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Snakebit in the Snakepit
November 26, 1973
The old Men's Gym at North Texas State was nicknamed the Snakepit, and lest any visiting player got the mad idea that the place was less frightening than it seemed, students trotted out a bull snake as a convincer. Snakes do not live in pits and never have, but the term, long used in sports, may derive from the Hopi Indian custom of throwing snakes into a pit of sacred meal and diving in after them during prayers for rain. We are not sure exactly what this accomplished, but college basketball coaches have been known to pray, too, when they find themselves within an opponent's pit. The worst of these are so small that fans in the balcony can block shots, so noisy with hometown support that teams huddle at midcourt during timeouts so they can hear themselves talk, and so old and ugly on the outside that visiting teams are almost too terrified to enter, let alone play winning ball once inside. Some of the most notorious dens of iniquity and antiquity—where the home court advantage over the last 10 years has averaged three wins to every loss—are shown on these pages. Sadly, perhaps they are a vanishing breed. This year, North Texas State, like so many other colleges recently, moves into a sumptuous new 10,000-seat arena. The architect calls it Superpit.
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November 26, 1973

Snakebit In The Snakepit

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The old Men's Gym at North Texas State was nicknamed the Snakepit, and lest any visiting player got the mad idea that the place was less frightening than it seemed, students trotted out a bull snake as a convincer. Snakes do not live in pits and never have, but the term, long used in sports, may derive from the Hopi Indian custom of throwing snakes into a pit of sacred meal and diving in after them during prayers for rain. We are not sure exactly what this accomplished, but college basketball coaches have been known to pray, too, when they find themselves within an opponent's pit. The worst of these are so small that fans in the balcony can block shots, so noisy with hometown support that teams huddle at midcourt during timeouts so they can hear themselves talk, and so old and ugly on the outside that visiting teams are almost too terrified to enter, let alone play winning ball once inside. Some of the most notorious dens of iniquity and antiquity—where the home court advantage over the last 10 years has averaged three wins to every loss—are shown on these pages. Sadly, perhaps they are a vanishing breed. This year, North Texas State, like so many other colleges recently, moves into a sumptuous new 10,000-seat arena. The architect calls it Superpit.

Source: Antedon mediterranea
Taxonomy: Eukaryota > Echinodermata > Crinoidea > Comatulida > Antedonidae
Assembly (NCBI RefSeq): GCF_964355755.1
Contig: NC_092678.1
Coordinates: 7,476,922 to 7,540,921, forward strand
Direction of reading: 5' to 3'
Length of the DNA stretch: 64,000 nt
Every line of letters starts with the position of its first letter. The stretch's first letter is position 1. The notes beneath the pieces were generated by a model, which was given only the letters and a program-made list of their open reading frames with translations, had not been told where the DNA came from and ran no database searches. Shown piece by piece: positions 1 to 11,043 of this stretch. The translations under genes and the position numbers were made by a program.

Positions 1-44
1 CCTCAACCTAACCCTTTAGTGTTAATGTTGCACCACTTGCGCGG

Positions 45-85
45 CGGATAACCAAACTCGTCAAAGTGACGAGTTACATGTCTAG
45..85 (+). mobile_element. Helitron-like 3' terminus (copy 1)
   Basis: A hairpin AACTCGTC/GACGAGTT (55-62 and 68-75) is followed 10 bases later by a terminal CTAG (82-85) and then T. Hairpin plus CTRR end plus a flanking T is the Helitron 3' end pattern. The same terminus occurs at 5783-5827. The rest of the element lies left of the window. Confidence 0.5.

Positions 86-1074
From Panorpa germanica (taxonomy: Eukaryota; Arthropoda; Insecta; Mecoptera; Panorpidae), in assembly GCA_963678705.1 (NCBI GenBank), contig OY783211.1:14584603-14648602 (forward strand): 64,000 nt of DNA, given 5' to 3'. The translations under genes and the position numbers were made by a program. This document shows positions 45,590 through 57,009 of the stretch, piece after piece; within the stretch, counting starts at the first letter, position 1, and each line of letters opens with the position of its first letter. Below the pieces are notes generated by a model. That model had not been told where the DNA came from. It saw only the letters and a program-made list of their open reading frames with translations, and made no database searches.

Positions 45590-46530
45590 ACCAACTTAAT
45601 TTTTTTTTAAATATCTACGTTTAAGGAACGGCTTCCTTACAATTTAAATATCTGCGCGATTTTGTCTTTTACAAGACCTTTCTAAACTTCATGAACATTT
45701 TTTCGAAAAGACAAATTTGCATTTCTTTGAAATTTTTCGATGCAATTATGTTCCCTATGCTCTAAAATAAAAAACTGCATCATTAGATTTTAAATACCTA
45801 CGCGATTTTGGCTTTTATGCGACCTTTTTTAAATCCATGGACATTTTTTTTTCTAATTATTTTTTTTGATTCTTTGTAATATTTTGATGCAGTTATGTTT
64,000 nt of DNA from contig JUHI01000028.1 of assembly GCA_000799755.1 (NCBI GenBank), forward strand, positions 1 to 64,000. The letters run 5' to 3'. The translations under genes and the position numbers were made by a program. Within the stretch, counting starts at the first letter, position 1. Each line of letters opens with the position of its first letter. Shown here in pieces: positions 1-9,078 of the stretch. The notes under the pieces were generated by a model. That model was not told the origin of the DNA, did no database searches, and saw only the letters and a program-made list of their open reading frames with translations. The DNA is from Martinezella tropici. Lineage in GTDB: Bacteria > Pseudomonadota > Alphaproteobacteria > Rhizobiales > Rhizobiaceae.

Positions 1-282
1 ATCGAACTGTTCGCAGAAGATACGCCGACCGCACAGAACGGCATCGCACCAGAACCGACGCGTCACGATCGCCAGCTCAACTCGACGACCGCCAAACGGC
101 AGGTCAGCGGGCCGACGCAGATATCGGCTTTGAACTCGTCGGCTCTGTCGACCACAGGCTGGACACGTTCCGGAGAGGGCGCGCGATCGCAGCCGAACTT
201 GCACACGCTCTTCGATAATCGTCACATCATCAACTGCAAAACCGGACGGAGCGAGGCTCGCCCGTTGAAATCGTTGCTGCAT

The front row is just a quick grab from the action at DePauw's Bowman Gym. Intimidated by the hostile home audience, visitors usually shoot poorly when their goal is dead in front of the student cheerers.

Marquette students are often outnumbered by the city people at Milwaukee Arena, which doubles as a home for the pro Bucks, but that does not make the crowd any less vociferous. To a stunning din, Al McGuire's Warriors won 81 in a row at home.

Because of its dingy lighting, Weber State's Wildcat Gym ranks a dim second to many high school courts in Utah—making the Wildcats almost invincible at home. They have been casting a dark spell on all those animals up there in the background.

The University of the Pacific's Stockton Auditorium, a converted theater, seats just 2,800 people, but when the roaring Tiger fans yell to beat the band, it sounds as if all the world's on stage.

San Francisco Coach Bob Gaillard describes the horrors of playing at Pacific: "After dressing in an oversized closet upstairs, you walk down a winding staircase and expect the Phantom of the Opera."

Down East is just downright bad at the University of Maine's Memorial Gym, where last year no visiting team would go on the floor first. Overflow crowds turn the place inside out and make the court—which is 10 feet short—look like a shoe box.

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